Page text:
By: Sandra A. Swanson
“It certainly wouldn’t be good if a high-profile firm like Groupon didn’t do well,” says Jai Shekhawat, CEO of Fieldglass Inc.
In recent months, Chicago’s technology community has garnered buzz—and investments—from around the country. That’s reflected in the $215 million in venture-capital funding local businesses attracted in the second quarter, nearly double last year’s level, according to Dow Jones VentureSource, with much of the activity centered on tech-related companies such as SitterCity Inc. and Braintree Inc.
Of course, the biggest magnet for tech investment—and talk—in town is Groupon Inc. But lately, the spotlight has created some unwelcome heat amid the daily-deal leader’s recent revenue restatement, executive suite departures and a delay in its plan to go public.
In an August memo to staff, Groupon co-founder and CEO Andrew Mason wrote, “I’ve never been more confident and excited about the future of our business.”
Some industry observers have a less sanguine view, not just about Groupon’s potential valuation but about the prospect that a tech bubble is forming—and what might happen if and when it bursts. They point to tech companies Renren Inc., based in Beijing, and Pandora Media Inc. of Oakland, Calif. Both went public in late spring and within days were trading below their IPO price. For some investors, that can stir uncomfortable memories, harkening back to the fallout from the late-’90s dot-com frenzy.
But there’s another perspective within the city’s tech community: The bubble concerns are inflated, as are the rumblings about Groupon’s possible IPO effect on Chicago’s tech sector.
“It certainly wouldn’t be good if a high-profile firm like Groupon didn’t do well,” says Jai Shekhawat, CEO of Chicago-based staff-management-software maker Fieldglass Inc. “But what will people do, stop entering tech?” Not likely, as far as Mr. Shekhawat, 48, can see.
In terms of a broader tech-sector view, he doesn’t detect a ‘90s-esque bubble forming. It’s a feeling Mr. Shekhawat remembers vividly, considering his company launched in late 1999, before the crash. During that time, he witnessed rampant waste of resources. “Companies were buying expensive software just to test it. Then it would end up on a shelf. No one would do that today.”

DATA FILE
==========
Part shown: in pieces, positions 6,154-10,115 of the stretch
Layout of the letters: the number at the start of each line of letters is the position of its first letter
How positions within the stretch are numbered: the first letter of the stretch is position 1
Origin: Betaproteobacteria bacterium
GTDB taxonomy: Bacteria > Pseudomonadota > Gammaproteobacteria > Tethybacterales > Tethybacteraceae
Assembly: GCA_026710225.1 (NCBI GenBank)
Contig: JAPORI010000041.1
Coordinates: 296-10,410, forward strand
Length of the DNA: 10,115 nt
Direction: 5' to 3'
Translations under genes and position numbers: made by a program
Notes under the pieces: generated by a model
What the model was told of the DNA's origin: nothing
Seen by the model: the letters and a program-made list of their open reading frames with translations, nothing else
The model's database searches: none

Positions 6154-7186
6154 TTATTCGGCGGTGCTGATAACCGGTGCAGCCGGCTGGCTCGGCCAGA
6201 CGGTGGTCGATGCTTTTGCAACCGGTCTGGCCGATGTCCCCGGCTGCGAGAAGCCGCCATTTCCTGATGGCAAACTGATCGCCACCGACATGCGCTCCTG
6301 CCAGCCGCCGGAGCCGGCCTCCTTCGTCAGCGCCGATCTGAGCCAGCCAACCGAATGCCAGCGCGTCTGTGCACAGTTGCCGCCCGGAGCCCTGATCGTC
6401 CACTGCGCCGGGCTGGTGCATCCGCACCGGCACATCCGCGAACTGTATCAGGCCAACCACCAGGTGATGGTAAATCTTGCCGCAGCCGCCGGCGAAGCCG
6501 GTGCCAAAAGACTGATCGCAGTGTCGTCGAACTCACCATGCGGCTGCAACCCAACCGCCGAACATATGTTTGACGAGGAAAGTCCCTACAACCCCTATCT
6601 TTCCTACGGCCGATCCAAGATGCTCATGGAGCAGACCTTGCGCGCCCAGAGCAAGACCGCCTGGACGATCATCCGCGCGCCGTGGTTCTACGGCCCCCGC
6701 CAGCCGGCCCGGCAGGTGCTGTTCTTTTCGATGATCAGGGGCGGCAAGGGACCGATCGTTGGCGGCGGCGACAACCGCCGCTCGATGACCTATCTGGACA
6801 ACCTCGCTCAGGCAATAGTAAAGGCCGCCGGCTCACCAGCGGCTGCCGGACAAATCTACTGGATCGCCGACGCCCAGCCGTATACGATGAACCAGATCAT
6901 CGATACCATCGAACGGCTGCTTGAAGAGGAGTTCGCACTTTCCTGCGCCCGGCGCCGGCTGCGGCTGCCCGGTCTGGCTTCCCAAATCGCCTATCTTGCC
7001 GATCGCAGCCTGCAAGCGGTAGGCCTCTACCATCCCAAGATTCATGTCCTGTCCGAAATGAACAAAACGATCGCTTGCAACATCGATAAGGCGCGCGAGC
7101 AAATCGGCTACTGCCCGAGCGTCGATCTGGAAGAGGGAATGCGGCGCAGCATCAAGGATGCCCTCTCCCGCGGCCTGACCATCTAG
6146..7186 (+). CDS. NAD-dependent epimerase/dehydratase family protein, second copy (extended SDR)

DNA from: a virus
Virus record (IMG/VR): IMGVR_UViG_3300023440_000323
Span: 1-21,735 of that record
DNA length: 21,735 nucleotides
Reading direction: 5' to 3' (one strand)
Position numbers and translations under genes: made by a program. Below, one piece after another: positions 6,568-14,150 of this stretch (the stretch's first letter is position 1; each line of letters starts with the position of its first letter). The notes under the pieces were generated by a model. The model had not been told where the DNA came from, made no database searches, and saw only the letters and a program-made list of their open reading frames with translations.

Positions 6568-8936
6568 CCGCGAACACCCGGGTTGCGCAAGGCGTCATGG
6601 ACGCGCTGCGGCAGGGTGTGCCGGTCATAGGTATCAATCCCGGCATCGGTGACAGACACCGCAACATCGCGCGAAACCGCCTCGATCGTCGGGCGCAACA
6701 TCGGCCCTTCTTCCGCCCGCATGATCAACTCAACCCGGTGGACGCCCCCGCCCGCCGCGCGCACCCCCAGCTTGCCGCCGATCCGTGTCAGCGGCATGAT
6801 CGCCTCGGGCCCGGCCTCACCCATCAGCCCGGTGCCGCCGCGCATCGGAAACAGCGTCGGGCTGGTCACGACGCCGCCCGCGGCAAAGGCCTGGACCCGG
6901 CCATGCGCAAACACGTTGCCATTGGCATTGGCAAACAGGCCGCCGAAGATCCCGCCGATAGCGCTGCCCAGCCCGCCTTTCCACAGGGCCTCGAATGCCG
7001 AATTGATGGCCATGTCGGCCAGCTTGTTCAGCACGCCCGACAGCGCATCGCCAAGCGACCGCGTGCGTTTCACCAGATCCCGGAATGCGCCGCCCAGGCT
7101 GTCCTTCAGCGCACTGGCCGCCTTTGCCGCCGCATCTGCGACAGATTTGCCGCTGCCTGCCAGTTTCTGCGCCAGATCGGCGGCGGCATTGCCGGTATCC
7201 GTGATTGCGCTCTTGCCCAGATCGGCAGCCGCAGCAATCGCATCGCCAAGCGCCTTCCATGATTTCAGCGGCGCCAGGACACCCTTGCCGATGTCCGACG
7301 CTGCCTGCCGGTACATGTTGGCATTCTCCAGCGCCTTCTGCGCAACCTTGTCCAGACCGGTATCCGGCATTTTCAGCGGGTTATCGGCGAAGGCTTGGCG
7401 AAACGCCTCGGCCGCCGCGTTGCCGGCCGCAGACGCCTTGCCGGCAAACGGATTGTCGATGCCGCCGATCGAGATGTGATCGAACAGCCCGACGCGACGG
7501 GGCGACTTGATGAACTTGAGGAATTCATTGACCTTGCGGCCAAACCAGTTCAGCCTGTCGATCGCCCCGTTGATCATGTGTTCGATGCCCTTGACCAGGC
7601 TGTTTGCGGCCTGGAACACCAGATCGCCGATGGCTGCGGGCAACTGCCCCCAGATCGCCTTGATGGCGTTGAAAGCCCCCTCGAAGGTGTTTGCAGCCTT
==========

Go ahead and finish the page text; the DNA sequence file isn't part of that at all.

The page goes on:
He acknowledges that isolated bubbles might be forming around certain ideas. “Couponing comes to mind,” he says, noting that most of those companies won’t survive. But their demise won’t harm the local tech community, and the people behind those failed companies will have valuable experience to take to their next venture, Mr. Shekhawat says. “I make the occasional angel investment, and I’m fully aware that the money is a risk, but we have an obligation to back entrepreneurs who are willing to go all out.”
As he gauges the health of Chicago’s tech community in coming months, he’ll look at investment flows into new businesses (especially money from outside the city) and angel investment activity. But the main indicator he’ll track is tech-sector hiring. His company plans to add more than 50 employees this year. “It hasn’t been easy finding good talent, even though we are a known technology firm in a highly centralized downtown location,” Mr. Shekhawat says.
Lon Chow, a general partner at Chicago-based Apex Venture Partners who focuses on technology-enabled services, doesn’t expect the local tech industry to lose momentum anytime soon. “We are in the first or second inning of a nine-inning game; we are still in the early stage of development,” Mr. Chow, 48, says. He says he hasn’t sensed any anxiety over Groupon’s potential valuation. “And I personally don’t lose sleep over how it will affect what I do day to day,” he says.
He doesn’t anticipate a tech bubble either, although he has observed “bubblish” behavior in pockets of the industry and points to the late-stage consumer Internet segment as one example.
Rick Summer, senior equity analyst at Chicago-based Morningstar Inc., also thinks talk of a tech bubble is overstated. “If you look at where the public equity markets are trading, the technology sector is actually trading at or below market multiples,” he says. “It’s hard to have a tech bubble when you have $200 billion that’s really undervalued,” says Mr. Summer, referring to Mountain View, Calif.-based search giant Google Inc., which surpassed a $200-billion market cap in July.
He argues that bubbles aren’t all bad. That goes for the “90s bubble, too. “That dot-com bubble really created a lot of great investment in telecom infrastructure that is now all being utilized today,” Mr. Summer says.
However, if companies describe themselves as “like Groupon, but for X,” they do have reason to worry about a Groupon implosion. Those imitators will all fall by the wayside, and that’s good, in Mr. Summer’s view.
“You look at a forest, and sometimes when trees die, you hope for that lightning storm so it gets burned to the ground so the good stuff can really take flight,” he says. It’s all part of the innovation process. “It’s what we would all expect. Because hopefully you’re taking talented people away from less-than-good ideas so they can spend their time on better ones.”
© 2011 by Crain Communications Inc.